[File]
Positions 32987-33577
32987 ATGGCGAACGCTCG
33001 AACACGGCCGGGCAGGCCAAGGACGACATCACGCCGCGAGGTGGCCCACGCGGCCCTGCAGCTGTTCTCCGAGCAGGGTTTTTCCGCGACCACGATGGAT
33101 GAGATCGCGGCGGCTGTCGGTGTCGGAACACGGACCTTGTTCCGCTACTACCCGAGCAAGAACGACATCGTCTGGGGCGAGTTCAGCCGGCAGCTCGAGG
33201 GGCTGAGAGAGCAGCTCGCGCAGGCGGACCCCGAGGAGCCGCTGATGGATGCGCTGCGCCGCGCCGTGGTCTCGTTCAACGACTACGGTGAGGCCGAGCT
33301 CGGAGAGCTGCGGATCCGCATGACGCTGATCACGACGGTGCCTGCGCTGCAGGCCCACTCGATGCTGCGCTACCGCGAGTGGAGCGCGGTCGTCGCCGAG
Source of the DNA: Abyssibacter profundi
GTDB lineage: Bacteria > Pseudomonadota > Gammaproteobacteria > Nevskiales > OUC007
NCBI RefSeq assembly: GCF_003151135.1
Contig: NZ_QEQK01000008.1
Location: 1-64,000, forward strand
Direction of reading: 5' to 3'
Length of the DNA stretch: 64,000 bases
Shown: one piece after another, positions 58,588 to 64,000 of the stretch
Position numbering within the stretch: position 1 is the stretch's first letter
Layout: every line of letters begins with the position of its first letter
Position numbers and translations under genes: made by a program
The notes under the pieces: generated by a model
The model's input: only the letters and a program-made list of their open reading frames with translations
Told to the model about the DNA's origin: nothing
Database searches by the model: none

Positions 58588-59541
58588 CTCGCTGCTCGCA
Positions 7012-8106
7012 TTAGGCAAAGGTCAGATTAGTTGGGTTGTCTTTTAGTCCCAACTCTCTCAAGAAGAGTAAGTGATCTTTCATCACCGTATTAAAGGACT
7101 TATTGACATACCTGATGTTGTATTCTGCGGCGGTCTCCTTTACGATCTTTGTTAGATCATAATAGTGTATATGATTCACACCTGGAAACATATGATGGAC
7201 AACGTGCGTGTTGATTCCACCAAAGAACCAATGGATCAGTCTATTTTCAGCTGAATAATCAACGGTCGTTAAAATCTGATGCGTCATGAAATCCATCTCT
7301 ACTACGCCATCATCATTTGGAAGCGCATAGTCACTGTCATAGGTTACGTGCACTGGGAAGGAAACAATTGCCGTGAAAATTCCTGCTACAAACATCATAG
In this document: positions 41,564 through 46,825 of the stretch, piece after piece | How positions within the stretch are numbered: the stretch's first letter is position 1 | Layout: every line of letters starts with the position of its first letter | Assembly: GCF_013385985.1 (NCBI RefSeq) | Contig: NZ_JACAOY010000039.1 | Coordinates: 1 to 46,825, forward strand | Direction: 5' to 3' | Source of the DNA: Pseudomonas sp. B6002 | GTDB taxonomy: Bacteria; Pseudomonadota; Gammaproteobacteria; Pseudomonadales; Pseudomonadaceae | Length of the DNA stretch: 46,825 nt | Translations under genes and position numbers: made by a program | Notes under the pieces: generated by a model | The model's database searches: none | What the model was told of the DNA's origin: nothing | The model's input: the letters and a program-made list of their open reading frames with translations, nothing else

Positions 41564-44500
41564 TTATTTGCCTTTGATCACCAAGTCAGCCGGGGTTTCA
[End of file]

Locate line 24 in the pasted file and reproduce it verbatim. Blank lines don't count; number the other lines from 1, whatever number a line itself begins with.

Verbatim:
Positions 7012-8106